[Computer-go] 9x9 result in Olympiad
dailey.don at gmail.com
Sat Aug 17 06:01:21 PDT 2013
I have always thought 9x9 had great depth and was a worthy game in its own
right. I don't think any human or computer has come close to mastering
it. If it were played at the very top (with a suitable komi to avoid
draws) the best players would distinguish themselves as better than the
second best and there would be plenty of opportunity for mistakes and great
But then again I don't know my opinion is worth as I am not a tournament
player and certainly not strong by any measure :-)
On Sat, Aug 17, 2013 at 8:51 AM, Darren Cook <darren at dcook.org> wrote:
> > 9x9 tournament had 10 participants, and Zen won.
> > 1st Zen 8 -1
> Congratulations to Zen on a clean sweep of the go tournaments!
> I'm sure feeling vindicated is one of the baser emotions, but I feel it
> anyway: I remember 10 or so years ago (*) people telling me 9x9 was a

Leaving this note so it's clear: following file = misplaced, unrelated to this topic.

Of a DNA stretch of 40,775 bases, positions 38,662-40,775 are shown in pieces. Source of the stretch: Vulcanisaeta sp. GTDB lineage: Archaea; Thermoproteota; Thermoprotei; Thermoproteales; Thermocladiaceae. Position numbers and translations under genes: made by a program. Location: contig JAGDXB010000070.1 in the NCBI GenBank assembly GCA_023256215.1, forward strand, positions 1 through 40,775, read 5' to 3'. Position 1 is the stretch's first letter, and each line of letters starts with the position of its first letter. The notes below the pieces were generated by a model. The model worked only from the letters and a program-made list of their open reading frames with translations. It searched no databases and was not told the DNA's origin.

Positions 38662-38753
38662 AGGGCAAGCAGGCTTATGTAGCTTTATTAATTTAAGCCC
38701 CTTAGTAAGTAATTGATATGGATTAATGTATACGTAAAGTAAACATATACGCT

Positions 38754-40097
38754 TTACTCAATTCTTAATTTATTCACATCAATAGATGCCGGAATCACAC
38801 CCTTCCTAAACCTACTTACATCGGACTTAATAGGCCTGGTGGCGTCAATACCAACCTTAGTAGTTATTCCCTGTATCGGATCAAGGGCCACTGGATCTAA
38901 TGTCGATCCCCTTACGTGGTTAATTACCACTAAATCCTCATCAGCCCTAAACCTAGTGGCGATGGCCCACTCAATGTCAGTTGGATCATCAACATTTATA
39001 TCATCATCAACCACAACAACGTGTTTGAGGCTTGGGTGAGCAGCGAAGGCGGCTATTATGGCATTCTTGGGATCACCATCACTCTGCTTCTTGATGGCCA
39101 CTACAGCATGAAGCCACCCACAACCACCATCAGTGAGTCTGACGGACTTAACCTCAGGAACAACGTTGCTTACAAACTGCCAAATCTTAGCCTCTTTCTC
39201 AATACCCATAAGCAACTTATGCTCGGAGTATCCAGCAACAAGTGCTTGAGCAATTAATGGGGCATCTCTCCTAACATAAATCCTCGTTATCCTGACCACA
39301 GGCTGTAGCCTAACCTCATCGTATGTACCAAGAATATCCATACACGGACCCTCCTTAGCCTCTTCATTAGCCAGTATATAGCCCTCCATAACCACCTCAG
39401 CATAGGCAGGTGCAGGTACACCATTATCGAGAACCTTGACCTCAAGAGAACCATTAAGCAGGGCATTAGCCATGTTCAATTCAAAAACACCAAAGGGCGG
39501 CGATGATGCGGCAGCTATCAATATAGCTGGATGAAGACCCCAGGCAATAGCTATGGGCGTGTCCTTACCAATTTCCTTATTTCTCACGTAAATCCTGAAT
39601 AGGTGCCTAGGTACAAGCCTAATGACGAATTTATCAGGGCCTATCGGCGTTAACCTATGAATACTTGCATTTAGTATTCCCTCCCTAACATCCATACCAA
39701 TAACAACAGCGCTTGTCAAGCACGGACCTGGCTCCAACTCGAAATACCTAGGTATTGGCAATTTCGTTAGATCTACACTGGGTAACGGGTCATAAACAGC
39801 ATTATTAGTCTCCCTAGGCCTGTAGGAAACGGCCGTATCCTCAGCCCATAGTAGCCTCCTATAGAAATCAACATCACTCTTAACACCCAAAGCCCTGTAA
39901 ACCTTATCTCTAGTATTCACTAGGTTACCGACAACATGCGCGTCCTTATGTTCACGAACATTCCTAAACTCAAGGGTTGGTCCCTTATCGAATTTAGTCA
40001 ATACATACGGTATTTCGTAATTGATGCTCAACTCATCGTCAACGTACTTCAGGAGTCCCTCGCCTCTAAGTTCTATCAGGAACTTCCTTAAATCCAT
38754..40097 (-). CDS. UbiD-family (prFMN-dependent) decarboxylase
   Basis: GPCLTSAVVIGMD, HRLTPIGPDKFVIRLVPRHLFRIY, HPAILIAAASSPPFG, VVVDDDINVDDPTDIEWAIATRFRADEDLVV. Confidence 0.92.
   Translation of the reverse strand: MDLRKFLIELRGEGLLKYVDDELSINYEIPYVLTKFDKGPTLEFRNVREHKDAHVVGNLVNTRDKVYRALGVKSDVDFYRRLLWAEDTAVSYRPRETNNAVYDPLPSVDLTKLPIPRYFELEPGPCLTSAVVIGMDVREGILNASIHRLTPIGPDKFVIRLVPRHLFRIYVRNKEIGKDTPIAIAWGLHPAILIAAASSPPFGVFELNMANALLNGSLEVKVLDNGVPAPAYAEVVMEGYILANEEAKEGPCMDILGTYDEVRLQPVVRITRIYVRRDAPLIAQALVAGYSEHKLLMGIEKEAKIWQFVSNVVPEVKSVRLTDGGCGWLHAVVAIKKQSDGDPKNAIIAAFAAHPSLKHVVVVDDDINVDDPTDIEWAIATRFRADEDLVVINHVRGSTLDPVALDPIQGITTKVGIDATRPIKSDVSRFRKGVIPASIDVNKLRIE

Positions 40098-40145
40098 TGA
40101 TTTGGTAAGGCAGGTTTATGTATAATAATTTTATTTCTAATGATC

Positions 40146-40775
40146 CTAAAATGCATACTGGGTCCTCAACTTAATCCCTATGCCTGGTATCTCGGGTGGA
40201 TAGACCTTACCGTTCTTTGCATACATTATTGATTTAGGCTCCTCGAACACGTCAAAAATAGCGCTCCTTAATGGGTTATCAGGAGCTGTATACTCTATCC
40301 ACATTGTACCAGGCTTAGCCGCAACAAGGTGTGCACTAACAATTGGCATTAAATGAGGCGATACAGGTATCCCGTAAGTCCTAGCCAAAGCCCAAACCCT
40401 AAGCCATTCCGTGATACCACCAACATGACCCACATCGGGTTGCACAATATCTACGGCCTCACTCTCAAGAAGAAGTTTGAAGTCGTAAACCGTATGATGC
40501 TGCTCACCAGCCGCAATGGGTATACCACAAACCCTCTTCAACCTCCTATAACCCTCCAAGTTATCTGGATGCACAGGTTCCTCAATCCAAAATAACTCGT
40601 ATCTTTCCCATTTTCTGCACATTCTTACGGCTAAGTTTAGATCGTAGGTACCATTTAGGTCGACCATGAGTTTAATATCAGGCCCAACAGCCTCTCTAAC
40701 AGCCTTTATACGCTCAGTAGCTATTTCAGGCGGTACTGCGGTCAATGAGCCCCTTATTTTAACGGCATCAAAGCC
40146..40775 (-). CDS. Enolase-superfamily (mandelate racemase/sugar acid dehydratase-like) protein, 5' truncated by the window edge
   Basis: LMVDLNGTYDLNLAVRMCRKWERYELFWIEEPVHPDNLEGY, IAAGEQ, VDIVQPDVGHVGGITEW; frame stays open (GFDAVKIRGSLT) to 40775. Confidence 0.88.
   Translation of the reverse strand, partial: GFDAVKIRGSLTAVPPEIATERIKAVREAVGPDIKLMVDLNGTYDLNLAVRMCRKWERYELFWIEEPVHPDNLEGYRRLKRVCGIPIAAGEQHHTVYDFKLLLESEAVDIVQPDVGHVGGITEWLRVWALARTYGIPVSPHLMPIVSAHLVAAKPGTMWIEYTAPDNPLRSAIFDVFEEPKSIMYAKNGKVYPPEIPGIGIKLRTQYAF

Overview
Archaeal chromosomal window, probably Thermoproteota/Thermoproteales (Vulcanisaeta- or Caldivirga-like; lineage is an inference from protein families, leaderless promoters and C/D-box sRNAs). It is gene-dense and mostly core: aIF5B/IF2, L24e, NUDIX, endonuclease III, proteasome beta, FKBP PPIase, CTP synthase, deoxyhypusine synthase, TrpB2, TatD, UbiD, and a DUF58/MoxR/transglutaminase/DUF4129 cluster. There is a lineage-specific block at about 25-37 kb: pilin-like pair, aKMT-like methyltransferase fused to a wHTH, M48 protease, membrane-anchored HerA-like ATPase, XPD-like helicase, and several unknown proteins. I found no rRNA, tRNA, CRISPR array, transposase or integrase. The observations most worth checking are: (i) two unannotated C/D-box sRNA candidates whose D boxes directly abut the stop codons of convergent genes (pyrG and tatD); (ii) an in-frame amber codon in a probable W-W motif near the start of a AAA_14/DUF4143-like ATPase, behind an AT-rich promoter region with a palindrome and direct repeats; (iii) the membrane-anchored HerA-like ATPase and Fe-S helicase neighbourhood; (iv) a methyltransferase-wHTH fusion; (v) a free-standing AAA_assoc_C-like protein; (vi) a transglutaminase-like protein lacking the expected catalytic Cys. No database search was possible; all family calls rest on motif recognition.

> dull game, not worthy of research effort, and I was saying, no, there is
> a lot of depth here.
> And I claim there is still a lot of depth left to study. I notice Zen
> lost a game. When I spoke with Hideki Kato (who also shares my
> excitement at the remaining challenge of 9x9) about the loss he said it
> was a bug or difficult position, as Zen's evaluation went from
> 90-something to 0 in the space of a move.
> Yet this imperfect Zen beat everyone else. And this was played with a
> komi of 7, so what we should have been seeing is draws everywhere.
> Hideki also mentioned that most pros thought they could beat the strong
> computer programs at 9x9. I think he was saying it is 19x19 they are
> worried about, because it is too big and hard to play for humans. But on
> 9x9 they can read it out. [Hideki, please correct me if I'm mis-quoting
> you or the pros there.]
> *: I remember 15+ years ago telling someone I thought I could *solve*
> 9x9 with a year of concerted effort (but unfortunately I was busy with
> 19x19). Ah, the arrogance of youth :-)
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